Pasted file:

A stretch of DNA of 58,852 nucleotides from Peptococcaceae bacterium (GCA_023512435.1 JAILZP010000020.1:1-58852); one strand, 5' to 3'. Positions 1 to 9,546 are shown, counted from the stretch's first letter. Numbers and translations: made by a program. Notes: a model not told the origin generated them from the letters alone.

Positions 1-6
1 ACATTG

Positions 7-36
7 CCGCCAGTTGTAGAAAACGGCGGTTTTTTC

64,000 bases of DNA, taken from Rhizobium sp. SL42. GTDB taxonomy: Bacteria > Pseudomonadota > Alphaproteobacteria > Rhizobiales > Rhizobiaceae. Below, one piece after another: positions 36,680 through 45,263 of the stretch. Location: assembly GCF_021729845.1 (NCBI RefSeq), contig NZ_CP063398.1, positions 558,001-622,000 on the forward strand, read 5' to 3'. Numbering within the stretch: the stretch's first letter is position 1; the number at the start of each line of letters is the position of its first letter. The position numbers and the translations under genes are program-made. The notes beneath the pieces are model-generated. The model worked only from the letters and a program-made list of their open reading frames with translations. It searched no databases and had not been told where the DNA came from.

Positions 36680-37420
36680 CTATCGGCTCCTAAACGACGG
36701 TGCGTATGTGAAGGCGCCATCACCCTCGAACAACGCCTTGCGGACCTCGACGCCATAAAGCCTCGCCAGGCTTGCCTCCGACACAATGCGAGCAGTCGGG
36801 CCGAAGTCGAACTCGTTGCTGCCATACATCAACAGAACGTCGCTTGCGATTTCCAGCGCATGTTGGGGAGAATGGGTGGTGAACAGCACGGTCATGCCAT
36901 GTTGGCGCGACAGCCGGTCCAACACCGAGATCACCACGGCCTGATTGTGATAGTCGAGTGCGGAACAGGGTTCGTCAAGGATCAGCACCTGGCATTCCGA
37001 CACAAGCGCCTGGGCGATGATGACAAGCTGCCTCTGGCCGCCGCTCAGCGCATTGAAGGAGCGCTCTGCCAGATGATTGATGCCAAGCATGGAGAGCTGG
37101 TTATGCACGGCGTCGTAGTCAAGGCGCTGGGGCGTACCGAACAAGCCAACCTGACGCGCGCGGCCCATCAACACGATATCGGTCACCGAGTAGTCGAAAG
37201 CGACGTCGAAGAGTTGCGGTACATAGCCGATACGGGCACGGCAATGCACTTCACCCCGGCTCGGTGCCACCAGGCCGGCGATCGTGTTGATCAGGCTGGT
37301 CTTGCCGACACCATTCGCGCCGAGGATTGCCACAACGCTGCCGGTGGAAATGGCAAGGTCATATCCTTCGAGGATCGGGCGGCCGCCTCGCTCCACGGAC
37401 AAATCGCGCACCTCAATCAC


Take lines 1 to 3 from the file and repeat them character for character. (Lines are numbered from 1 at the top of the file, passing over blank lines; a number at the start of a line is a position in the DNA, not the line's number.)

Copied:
A stretch of DNA of 58,852 nucleotides from Peptococcaceae bacterium (GCA_023512435.1 JAILZP010000020.1:1-58852); one strand, 5' to 3'. Positions 1 to 9,546 are shown, counted from the stretch's first letter. Numbers and translations: made by a program. Notes: a model not told the origin generated them from the letters alone.

Positions 1-6
1 ACATTG